Unnoticed on Netflix: ‘Fetching Cody’

fetching cody take 2
Jay Baruchel and Sarah Lind star in David Ray’s 2005 Sundance-meets-sci-fi film “Fetching Cody,” a story about love, homelessness and time travel. The film is available for instant viewing in the vaults of Netflix. | Courtesy of Cheap and Dirty Productions

Canadians have a reputation for being sweet, friendly folks. That’s probably why they weren’t able to break the truth to us about drug addiction and homelessness in David Ray’s “Fetching Cody,” an independent drama/sci-fi film from none other than our neighbors up north.

Jay Baruchel (“This is the End”) plays Art, the boyfriend of Cody (Sarah Lind). Art and Cody try to navigate life in the streets, which sometimes involves Art selling drugs or Cody working as a prostitute. Their relationship (which, aside from the crime and addiction, is just swell) is threatened when Cody enters a coma from a heroin overdose. Art uses a time machine (no DeLorean here — just a recliner with some Christmas lights) found by his homeless friend, Harvey (Jim Byrnes), to change Cody’s fate and save her life.

The film needed a bit of a character rewrite, considering that the time machine was the most believable thing there. For example, for having a relationship that involves drugs, hustling and desperation, Art and Cody sure find a lot of time to do twee things like chasing a balloon around the city and then playing soccer with it. Not that I want them begging for alms with sad piano music plaguing their every step, but their destitute life situation did not seem to bother them all that much.

Another issue is that Baruchel is not horribly convincing in his role as a street hustler. I can’t even make junior varsity tennis, and I’m convinced that I could mug him. As for Harvey, he exists simply to guide Art with his offbeat fortune cookie wisdom. You know when your parents give you age-old advice that will never help you, excusing them from accountability if you screw up? That’s Harvey’s dialogue. This movie, for the most part, treats drug addiction and homelessness like personality quirks instead of actual problems.

Continuing on that point, the dialogue is nothing special. There’s no memorable quote, nothing funny or profound, but the script is trying to give us these things. In the more intense moments of the movie, you can easily guess what the next character is going to say. The film desperately wants to shake a laugh or a tear out of the audience but can’t manage this with lackluster dialogue. I won’t divulge too much, but an exchange about pants from the future is the most quotable scene in the movie. The script is nothing horrendous, but you’ve heard it all before. It’s just bland and safe.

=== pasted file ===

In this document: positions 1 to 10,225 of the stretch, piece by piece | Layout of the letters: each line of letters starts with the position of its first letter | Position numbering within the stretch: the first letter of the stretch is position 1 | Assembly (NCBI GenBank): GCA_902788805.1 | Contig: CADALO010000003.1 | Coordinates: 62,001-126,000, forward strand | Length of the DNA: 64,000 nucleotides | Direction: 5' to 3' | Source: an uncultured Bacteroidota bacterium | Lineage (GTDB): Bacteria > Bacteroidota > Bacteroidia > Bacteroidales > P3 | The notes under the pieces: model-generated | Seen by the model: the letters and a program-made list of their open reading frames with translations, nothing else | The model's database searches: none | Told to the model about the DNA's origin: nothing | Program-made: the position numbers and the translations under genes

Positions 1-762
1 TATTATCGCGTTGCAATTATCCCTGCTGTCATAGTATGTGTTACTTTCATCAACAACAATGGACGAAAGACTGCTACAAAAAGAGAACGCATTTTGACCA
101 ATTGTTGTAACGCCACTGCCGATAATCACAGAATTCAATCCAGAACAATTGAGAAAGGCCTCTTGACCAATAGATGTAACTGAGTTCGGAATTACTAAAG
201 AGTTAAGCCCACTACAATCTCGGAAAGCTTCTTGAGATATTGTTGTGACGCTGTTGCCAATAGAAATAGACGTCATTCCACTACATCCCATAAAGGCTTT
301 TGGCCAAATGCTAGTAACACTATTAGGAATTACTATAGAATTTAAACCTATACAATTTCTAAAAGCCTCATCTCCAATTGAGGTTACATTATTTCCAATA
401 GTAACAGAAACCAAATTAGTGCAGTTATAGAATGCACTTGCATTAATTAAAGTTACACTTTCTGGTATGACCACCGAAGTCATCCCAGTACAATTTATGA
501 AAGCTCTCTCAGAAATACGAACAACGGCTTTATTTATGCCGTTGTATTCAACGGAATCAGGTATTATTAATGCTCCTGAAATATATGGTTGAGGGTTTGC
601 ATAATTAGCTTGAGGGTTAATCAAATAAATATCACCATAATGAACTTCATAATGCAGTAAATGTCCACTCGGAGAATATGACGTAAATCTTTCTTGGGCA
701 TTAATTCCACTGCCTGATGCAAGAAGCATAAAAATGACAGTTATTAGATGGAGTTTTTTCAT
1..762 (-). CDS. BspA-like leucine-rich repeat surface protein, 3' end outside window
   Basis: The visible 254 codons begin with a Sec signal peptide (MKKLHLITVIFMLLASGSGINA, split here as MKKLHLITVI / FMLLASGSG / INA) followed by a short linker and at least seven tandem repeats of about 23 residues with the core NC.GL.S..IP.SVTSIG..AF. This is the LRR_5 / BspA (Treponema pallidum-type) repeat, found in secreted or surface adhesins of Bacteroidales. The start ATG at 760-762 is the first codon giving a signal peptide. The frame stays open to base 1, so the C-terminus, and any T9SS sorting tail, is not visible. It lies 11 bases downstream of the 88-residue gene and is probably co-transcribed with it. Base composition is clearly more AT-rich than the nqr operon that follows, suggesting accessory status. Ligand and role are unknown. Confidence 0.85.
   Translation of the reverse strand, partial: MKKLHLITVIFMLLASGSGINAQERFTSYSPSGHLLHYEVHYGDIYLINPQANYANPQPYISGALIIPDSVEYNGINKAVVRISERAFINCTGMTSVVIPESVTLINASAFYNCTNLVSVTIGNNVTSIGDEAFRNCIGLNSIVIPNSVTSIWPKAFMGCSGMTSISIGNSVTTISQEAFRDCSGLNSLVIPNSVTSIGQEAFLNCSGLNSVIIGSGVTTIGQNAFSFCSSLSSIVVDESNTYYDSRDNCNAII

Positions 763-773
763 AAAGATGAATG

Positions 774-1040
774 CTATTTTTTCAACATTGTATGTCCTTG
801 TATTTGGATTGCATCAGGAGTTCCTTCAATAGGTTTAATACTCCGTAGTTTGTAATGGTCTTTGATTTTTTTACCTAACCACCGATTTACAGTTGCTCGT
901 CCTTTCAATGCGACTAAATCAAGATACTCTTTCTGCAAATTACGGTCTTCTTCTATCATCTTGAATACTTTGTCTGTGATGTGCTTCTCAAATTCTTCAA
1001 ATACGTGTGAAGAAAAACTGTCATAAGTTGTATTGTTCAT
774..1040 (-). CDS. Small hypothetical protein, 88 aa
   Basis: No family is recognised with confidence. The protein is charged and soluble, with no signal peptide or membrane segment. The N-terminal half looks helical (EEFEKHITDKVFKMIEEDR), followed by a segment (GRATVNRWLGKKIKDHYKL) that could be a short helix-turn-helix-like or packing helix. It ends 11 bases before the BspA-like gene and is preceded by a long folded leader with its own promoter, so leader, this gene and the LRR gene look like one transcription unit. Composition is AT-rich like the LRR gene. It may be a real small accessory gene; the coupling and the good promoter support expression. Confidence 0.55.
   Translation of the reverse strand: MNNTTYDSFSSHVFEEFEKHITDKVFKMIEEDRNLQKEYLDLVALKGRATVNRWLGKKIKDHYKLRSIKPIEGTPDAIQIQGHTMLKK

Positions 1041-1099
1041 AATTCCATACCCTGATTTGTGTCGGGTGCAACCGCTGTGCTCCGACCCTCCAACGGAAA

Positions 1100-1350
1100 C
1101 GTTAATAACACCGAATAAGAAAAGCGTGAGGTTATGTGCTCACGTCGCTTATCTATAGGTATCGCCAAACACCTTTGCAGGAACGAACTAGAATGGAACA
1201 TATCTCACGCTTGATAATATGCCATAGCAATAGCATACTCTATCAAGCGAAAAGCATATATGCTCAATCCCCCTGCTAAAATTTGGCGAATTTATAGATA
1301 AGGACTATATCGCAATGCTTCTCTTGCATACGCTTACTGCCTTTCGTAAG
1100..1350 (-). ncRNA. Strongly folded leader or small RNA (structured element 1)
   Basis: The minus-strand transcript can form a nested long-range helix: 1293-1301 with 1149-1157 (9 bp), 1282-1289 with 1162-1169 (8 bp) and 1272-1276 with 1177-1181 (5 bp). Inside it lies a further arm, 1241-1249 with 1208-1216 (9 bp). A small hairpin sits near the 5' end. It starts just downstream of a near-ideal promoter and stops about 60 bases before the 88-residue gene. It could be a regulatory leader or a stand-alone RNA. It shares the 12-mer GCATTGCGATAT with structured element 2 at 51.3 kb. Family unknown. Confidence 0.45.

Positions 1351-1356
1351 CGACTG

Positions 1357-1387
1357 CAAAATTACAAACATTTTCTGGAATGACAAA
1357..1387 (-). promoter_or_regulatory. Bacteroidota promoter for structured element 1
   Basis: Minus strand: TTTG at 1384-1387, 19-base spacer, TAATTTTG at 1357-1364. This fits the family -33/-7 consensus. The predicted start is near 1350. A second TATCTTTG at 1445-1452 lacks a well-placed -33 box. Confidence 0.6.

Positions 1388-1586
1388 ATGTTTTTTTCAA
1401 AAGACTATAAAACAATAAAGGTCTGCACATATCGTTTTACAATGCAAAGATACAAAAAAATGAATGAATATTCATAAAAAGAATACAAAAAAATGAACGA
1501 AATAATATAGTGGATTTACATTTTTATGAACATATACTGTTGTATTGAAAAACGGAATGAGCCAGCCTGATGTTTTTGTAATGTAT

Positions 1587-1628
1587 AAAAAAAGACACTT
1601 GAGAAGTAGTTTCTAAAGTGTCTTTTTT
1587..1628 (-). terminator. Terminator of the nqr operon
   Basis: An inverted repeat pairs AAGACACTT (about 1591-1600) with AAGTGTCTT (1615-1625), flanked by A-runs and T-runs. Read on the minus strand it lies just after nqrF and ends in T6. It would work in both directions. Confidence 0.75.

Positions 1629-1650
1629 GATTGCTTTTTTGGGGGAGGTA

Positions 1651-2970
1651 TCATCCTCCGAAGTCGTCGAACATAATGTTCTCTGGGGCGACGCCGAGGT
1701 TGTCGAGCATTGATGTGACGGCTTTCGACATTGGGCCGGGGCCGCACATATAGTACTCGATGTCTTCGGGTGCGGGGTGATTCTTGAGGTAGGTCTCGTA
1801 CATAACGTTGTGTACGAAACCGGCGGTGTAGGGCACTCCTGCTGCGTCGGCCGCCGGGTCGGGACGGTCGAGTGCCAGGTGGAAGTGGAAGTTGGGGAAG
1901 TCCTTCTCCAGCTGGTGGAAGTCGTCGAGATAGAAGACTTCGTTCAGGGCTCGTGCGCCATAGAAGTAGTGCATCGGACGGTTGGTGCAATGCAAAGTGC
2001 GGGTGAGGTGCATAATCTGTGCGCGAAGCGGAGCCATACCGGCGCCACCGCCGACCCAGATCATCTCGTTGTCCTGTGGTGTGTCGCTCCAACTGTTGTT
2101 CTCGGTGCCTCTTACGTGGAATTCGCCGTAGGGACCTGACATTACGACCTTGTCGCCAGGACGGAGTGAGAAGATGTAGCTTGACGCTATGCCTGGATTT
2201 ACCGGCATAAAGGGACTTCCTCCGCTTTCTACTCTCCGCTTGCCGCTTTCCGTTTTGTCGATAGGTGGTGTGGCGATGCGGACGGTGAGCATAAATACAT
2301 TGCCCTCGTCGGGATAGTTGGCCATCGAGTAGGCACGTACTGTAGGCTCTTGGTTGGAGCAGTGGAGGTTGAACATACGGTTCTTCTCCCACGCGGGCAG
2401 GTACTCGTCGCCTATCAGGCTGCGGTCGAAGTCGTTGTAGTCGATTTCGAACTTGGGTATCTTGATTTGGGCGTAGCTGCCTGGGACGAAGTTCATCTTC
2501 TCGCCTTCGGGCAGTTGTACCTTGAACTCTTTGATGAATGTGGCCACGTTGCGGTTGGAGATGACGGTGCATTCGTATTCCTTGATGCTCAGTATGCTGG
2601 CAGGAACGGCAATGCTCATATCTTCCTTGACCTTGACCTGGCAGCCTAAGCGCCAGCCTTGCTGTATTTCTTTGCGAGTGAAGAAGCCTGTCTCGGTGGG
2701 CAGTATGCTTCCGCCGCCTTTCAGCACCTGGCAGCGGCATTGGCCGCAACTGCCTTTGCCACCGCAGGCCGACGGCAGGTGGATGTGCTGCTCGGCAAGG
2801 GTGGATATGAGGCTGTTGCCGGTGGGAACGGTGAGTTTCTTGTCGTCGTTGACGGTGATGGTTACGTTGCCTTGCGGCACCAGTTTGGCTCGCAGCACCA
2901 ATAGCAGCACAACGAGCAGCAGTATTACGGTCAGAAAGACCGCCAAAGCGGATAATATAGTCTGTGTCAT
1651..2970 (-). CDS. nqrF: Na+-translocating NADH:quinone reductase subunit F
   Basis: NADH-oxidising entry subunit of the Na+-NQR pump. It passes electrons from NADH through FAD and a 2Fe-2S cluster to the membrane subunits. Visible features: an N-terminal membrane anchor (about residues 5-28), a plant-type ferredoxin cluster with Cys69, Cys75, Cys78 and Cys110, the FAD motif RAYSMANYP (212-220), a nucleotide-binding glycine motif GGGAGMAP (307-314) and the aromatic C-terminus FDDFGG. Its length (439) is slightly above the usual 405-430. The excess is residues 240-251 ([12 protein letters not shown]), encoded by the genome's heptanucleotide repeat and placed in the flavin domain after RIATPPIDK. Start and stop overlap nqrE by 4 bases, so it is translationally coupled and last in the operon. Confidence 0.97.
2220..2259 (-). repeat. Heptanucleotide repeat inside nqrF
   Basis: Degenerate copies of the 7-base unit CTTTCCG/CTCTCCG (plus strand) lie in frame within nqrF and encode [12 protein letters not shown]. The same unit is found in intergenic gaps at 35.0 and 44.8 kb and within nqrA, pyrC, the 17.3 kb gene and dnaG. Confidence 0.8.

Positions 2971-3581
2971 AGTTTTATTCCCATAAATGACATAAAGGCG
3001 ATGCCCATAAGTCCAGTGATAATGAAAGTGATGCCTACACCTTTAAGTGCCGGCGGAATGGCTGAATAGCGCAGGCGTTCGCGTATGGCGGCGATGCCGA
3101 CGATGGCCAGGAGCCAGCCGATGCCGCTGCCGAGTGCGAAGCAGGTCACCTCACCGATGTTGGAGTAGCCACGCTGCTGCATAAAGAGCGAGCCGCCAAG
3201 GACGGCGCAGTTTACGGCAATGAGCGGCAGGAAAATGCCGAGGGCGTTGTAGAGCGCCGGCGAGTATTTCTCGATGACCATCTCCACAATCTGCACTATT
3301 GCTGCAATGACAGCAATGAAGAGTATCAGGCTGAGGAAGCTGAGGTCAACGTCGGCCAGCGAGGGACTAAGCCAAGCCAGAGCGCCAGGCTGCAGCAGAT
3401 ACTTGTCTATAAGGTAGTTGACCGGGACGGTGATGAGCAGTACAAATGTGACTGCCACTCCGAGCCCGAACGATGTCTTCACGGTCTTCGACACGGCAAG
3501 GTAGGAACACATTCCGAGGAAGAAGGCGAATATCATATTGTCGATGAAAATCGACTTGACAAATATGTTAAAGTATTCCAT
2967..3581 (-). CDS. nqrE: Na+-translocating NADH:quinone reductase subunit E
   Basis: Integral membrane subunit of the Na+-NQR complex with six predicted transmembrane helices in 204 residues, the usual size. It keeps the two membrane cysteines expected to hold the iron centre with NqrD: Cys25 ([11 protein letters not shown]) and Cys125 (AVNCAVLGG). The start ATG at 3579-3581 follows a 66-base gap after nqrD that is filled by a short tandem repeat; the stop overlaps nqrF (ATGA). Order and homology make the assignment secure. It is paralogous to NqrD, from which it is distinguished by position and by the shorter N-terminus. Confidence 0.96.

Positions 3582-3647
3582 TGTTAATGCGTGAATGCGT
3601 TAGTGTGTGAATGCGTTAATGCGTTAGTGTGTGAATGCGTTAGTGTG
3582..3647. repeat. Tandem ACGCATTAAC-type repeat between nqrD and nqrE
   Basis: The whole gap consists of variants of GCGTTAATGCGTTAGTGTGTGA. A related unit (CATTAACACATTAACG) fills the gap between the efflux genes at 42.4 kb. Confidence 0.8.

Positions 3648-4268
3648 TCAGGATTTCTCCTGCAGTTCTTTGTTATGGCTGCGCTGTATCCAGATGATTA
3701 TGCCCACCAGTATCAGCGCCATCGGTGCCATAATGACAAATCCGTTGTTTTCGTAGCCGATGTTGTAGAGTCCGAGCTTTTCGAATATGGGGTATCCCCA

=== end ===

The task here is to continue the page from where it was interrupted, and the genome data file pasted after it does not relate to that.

However, given the problems with the way these characters are written, the acting is pretty good. Baruchel and Lind are a believable couple and have nice chemistry. Although, on his own, Baruchel gives a shakier performance … mostly because he can’t manage to sit still. When he’s not rapidly blinking, he’s nodding. When he’s not nodding, he’s shaking his head in disbelief (I recommend that he find a different gesture for disbelief before he suffers from whiplash). Lind had less screen time than Baruchel, but her performance was more solid than his overall — and yes, I am referring to the parts where she’s not in a coma, smart alecks. In general, the actors did pretty well with their roles, despite not being given the best characters, even Baruchel the Bobblehead.

The story itself is actually interesting and fun to watch, despite all the issues the other aspects of the film present. Art trying to resolve the issues in Cody’s past to save her life draws the viewer in, and watching how each event shifts the future keeps you invested. On the whole, the film does a good job of progressing the story in both the past and the present timelines.

The only complaint I have in the story department is that it felt too short. There should have been more time spent focusing on Art and Cody’s relationship, because while Baruchel and Lind have good chemistry, that doesn’t change the fact that we don’t know much about the nature of their relationship altogether. Like an off-duty ice cream truck in the middle of summer, the story flies by unfairly quickly, but it manages to keep your interest for the time that it’s there.

In terms of technical aspects, the cinematography and sound have the feel of a standard studio film. There’s nothing stunning to be found, but it definitely accomplished the Sundance-meets-sci-fi feel that Ray was aiming for.

All in all, “Fetching Cody” is a fun watch with a myriad of flaws. It may not be the most incredible thing you see all year, but it’s worth a viewing if you’re looking for a cool time-traveling movie. Three stars.

— By Erin Penney

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